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After nearly 11 months of popular protests calling for greater economic reforms, more accountable government and better public service delivery, then-President Ali Abdullah Saleh signed the Gulf Cooperation Council (GCC) agreement in November 2011, transferring presidential authorities to Vice President Abdo Rabu Mansour Hadi. The agreement launched a transitional period that saw an election affirming Hadi’s appointment as the president, an inclusive National Dialogue Conference (NDC), and a constitutional drafting process. During this period, NDI and its local partners conducted town halls around the NDC to encourage citizen participation in the transition process, fostered the development of a cross-party women’s alliance that advocated for a 30 percent women’s quota,t and engaged political parties on election preparation efforts. While political progress faltered with the outbreak of fighting in 2015,, NDI has remained engaged with local partners in preparation for a renewed transition.
NDI began providing provisional assistance to the Yemeni government in 1993, helping with the country’s first multiparty parliamentary elections. This assistance continued throughout the the civil war and the subsequent parliamentary and presidential elections of 1997, 1999, 2003 and 2006. Since establishing a permanent presence in Yemen in 1999, NDI has expanded its work to include political party development, legislative support, local governance, civil society strengthening, women’s political participation, civic education and tribal conflict mitigation. NDI’s long-standing relationships with government officials, political parties and civic leaders have earned the Institute a favorable reputation as a leading organization in Yemen on democratic issues.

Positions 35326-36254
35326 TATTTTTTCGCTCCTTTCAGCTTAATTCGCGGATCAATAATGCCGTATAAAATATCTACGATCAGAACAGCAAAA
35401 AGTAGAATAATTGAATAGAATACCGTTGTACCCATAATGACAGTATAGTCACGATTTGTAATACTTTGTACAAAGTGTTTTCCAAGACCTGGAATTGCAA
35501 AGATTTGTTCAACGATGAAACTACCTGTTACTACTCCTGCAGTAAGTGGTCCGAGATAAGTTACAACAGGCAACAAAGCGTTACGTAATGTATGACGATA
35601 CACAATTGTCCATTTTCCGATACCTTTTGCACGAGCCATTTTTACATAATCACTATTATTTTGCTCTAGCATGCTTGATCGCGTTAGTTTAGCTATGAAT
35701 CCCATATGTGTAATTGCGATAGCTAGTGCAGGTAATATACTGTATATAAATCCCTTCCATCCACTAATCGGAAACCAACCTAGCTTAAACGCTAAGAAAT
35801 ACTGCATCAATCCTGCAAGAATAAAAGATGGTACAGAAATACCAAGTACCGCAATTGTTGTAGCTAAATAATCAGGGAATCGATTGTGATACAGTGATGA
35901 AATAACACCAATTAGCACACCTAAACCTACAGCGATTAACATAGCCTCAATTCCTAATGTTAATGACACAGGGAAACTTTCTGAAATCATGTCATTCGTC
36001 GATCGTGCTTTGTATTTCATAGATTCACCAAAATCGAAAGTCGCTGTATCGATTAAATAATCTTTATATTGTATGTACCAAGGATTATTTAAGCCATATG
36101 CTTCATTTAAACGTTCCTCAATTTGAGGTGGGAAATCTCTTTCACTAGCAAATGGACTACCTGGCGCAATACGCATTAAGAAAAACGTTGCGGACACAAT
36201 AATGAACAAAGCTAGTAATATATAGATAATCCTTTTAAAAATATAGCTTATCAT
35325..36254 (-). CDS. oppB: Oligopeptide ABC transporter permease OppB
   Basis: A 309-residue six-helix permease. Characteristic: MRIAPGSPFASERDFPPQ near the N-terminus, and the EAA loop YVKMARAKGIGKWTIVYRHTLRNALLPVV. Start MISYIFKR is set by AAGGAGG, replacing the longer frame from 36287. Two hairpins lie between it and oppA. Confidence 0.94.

NDI's work upholds the idea that democracy is a human right – a principle enshrined in the Universal Declaration of Human Rights. But it's a human right that many around the world still struggle to attain. You can be part of the solution. Join the movement for democracy.